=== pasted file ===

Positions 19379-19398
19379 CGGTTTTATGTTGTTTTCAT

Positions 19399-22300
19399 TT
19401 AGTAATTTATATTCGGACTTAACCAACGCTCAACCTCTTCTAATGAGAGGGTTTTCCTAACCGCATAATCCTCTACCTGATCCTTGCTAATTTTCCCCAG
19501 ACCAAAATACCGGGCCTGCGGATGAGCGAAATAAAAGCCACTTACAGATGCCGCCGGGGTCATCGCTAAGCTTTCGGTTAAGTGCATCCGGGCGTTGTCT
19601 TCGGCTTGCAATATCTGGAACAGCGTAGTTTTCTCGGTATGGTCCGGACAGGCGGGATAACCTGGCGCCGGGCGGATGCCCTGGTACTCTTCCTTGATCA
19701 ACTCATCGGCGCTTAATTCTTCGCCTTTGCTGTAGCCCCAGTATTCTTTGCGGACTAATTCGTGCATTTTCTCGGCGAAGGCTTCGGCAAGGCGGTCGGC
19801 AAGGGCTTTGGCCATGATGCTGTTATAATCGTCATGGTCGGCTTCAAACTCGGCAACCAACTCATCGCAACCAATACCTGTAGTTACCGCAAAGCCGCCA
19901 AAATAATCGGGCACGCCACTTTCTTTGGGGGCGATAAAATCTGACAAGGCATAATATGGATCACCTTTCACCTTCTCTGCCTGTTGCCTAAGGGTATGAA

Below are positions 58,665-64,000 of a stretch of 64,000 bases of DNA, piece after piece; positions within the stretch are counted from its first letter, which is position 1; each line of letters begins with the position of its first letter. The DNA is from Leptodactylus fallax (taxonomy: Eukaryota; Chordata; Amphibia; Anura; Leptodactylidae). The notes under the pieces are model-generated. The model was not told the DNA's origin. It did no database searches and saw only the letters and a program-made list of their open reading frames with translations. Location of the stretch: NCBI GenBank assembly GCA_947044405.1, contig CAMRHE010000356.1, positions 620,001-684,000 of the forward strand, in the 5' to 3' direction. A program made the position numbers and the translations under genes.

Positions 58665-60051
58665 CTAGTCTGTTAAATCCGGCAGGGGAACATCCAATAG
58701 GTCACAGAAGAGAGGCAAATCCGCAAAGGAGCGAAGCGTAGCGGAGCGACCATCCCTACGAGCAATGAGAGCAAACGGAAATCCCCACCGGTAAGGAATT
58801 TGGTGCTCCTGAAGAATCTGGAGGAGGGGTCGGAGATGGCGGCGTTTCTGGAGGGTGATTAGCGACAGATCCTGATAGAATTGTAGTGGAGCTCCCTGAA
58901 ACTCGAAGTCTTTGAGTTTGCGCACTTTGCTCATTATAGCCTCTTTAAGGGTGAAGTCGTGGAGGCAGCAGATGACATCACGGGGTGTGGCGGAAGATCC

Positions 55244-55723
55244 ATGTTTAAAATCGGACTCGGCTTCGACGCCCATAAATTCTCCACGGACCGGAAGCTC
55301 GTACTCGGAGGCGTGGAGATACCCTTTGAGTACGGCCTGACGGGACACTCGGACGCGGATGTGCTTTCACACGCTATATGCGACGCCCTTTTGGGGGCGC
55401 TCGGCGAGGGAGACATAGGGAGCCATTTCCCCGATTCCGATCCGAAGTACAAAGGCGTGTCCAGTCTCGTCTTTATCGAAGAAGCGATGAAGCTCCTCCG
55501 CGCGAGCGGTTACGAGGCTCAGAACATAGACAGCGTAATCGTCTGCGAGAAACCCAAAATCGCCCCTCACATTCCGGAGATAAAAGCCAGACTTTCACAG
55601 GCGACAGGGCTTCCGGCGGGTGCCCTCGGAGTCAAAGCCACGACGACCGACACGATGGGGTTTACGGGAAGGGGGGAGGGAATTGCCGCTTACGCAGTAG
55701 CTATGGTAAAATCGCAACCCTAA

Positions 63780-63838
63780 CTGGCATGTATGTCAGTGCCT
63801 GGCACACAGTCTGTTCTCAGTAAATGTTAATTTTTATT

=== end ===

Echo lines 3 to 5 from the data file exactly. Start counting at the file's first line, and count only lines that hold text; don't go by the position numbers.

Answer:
Positions 19399-22300
19399 TT
19401 AGTAATTTATATTCGGACTTAACCAACGCTCAACCTCTTCTAATGAGAGGGTTTTCCTAACCGCATAATCCTCTACCTGATCCTTGCTAATTTTCCCCAG